International Day of the Girl Child





International Day of the Girl Child


Message from the Minister of Education, Youth, Culture and Library Services


I am delighted to join the global community as we observe the International Day of the Girl Child using the theme With Her: A Skilled Girl Force.  The day aims to highlight and address the needs and challenges girls face, while promoting the empowerment of girls and the unique fulfilment of their human rights. 


On 19 December 2011, the United Nations adopted a resolution to declare 11 October as the International Day of the Girl Child.  Since 2012, the day has been celebrated around the world.  As Minister with responsibility for youth affairs, I support all efforts being made to promote, educate and agitate for the girl child.  While we celebrate the fact that 71.4% of our Permanent Secretaries are females and females hold several key positions in the country, namely the Chief Justice, Premier, Deputy Governor and Attorney General, I acknowledge that there is still much work to be done so that girls are able to maximize their full potential.


We have taken the necessary steps to integrate skills education in the revised curriculum for Infant I to Grade 2 and will include these skills as the curriculum is being developed for Grade 3 to Grade 6.  I agree with Antonio Guterres, the United Nations Secretary-General, that ‘we need to equip girls with transferable and lifelong skills such as critical thinking, creativity and digital awareness.’  This is what we hope to achieve through the Caribbean Vocational Qualifications (CVQ) and the Caribbean Certificate of Secondary Level Competence (CCSLC) programmes.  Our children will have a range of pathways and choices through which they will develop the necessary skills and competencies to transition smoothly in a world of work driven by technology and innovation.  Through child safeguarding, the child-friendly school framework and the Caribbean safe school initiative we will create an environment in which our children can thrive.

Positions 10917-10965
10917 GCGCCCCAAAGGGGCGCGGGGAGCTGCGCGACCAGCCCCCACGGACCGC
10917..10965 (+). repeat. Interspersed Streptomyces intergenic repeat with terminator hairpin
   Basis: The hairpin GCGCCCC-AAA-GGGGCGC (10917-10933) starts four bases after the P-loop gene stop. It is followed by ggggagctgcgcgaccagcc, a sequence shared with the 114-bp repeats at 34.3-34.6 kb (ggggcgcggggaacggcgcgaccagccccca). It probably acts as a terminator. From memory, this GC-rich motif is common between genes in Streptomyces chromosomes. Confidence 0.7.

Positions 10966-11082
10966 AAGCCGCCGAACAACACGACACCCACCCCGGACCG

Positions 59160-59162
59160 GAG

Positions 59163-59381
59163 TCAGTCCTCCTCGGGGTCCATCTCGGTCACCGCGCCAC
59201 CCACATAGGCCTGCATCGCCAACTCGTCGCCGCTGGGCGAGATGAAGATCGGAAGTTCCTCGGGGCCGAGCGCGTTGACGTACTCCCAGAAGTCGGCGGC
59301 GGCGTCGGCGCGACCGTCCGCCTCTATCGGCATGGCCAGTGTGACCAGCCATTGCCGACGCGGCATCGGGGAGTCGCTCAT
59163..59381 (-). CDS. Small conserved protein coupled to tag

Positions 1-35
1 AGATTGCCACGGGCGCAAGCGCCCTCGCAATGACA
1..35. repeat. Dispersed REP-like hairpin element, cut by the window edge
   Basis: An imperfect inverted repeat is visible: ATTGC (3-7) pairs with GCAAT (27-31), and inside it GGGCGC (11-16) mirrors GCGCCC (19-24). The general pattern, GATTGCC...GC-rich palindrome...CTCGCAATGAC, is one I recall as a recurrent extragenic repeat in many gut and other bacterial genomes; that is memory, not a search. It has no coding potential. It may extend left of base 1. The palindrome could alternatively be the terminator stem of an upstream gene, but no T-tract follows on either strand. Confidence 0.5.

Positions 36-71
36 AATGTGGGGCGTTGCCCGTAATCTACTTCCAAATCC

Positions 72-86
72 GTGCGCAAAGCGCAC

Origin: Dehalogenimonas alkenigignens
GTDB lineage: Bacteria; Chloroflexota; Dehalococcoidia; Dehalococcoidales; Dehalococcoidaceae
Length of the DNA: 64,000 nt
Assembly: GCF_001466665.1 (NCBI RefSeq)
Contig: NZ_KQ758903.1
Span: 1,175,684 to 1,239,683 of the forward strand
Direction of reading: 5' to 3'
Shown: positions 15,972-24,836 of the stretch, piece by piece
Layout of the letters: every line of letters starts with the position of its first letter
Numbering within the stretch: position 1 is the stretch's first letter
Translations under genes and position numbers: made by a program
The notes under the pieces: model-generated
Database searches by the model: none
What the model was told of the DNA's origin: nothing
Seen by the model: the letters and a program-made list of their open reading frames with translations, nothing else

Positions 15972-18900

Through the Youth Listening Tours we gave our young people an opportunity to express themselves and share their concerns.    During the sessions girls across the Turks and Caicos Islands were not afraid to share their views and contribute to a national dialogue about the issues affecting them and the changes they would like to see.  The wellbeing of young people, especially the girl child, is important to me.  Let this International Day of the Girl Child be a reminder to all of us to make sure that our girls develop the skills they need to fully participate in the workforce.